And that's okay.
Because for all the bickering, the juice spilling, the Legos in the freezer, the submerging of my glasses - not the drinking variety, the destruction of my jewelry, the beds unmade, the messes made, the whining, the not eating of vegetables, and the fingernail polish painting my bathroom floor, there is the knowledge that my children are beyond amazing and for one glorious week, I got to revel in them and that.
I read a blog post not too long ago likening traveling with children a "trip" rather than a "vacation". For me, traveling with my children was the best of vacations, not a trip at all.
Maybe it's because of how I travel. I'm not one to vacation by sitting on a beach and drinking a few umbrella clad cocktails. My beach statute of limitations is about an hour. No. When I vacation, I like to see things, to learn things, to go places. Perhaps that's why I came home from a week with my children that included two cross country flights, rides on the train, the subway, a boat, in a car, and on a bus to historical points of interest, literary points of interest, and scenic points of interest loving them more that I already did.
They are the most amazing of traveling companions. To be honest, they're my favorite to date.
No matter what I threw at them - a tour of Louisa May Alcott's house, a hike through a cemetery to see the tombstones of famous authors, an audio tour in a Gilded Age mansion - they approached it with enthusiasm. They were willing to try anything, to go anywhere. They seemed as excited to travel as I was.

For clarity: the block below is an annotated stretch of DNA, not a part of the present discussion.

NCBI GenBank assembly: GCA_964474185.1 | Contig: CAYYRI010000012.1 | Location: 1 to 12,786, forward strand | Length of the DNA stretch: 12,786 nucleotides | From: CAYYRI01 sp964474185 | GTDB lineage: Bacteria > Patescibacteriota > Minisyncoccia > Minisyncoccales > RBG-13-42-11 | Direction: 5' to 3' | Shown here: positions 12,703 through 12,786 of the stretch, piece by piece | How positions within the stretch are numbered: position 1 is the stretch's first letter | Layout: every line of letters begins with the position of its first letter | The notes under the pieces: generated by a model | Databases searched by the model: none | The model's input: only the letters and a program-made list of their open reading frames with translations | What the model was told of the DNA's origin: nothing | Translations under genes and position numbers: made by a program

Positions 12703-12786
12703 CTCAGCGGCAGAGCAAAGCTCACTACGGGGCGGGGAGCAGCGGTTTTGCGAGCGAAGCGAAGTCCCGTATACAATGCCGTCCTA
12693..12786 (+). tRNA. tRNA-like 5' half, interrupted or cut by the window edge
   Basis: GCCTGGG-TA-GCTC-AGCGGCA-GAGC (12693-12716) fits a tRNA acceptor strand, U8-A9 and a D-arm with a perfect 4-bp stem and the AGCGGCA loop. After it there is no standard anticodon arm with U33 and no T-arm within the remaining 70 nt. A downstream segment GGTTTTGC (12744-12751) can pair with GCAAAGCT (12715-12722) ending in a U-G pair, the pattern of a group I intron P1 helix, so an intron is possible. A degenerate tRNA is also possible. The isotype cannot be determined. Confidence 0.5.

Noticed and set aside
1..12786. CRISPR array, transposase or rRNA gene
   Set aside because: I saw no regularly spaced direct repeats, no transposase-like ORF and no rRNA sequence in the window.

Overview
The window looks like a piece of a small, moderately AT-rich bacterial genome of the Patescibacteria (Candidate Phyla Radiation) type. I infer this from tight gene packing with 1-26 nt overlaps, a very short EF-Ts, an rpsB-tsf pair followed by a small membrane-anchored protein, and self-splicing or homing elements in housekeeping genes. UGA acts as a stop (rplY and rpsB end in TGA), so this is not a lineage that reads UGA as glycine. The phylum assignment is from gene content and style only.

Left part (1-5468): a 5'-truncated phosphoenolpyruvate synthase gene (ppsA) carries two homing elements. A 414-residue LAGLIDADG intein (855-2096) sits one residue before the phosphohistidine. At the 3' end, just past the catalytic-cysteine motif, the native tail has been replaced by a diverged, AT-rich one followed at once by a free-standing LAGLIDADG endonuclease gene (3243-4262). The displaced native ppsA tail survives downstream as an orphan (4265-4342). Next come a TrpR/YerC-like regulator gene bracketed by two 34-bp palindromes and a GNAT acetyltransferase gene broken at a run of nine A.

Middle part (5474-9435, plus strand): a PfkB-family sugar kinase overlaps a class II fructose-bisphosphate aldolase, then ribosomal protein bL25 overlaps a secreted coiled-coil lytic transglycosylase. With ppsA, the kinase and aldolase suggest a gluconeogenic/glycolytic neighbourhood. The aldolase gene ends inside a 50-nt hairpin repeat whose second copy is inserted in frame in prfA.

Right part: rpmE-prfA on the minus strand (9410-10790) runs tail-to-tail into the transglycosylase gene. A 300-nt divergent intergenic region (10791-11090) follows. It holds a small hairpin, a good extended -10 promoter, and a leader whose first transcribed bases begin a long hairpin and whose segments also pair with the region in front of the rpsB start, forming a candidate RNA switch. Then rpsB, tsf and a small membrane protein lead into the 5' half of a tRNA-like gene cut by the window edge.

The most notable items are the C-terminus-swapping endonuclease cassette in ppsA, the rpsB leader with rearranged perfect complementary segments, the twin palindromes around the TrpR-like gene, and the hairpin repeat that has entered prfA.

Sure, there were moments that made me count to ten. (Like when Joseph decided a handy tree at the Manse was quicker than a trek back to the parking lot bathroom.) There were moments when I buried my face in my hands. (Like when Elizabeth announced to the Naval Officer at the USS Constitution that Mommy's boobies were really big and makes the alarms go off in the metal detector.) There were even moments I found myself apologizing profusely for my progeny. (Like when Elizabeth walked up to a seated woman while I was signing our bill at Legal Seafood and pet her hair like she was stroking a dog, causing said woman to jump and spin in her seat.) And there were the occasional meltdowns. (Like when I realized I hadn't fed them in five hours because my body was on PST and they were decidedly ready for some EST pizza.)
But for all those moments, every single one, there was this sense that we were on an adventure. We were taking on the world! One historical marker at a time.
Traveling alone with them was something to check off my "Single Mommy" list. I won't say it was stress-free. Anyone who's had a delayed flight or taken a red eye with children knows it can't be stress free. But it was fun. There's something about it, being on our own. When I had another adult with me, my focus was more divided. I found myself holding up a finger and continuing a conversation. But when were were on our own? My focus was entirely on them and I found myself laughing at their silliness, listening to their suggestions when we got lost, and saying "yes" far more frequently than usual.
I don't know if a full week without another adult would have been as much fun, but having the time divided like that was bliss. I got to appreciate my barbarians, the noise of whom is a force on its own. I was able to see a new environment through their eyes, watch them soak history like the little sponges they are, and appreciate their fearless approach to the new and unexplored.
We came back, Elizabeth and I with our matching charm bracelets and Joseph with his collectible pin, and framed our trophies on the wall. One day, I plan for those bracelets to be filled and the framed pin to have countless friends.
I have no idea where we're going to go next, my children and I, but one thing I do know...
It'll be an adventure and I'll love every moment of it.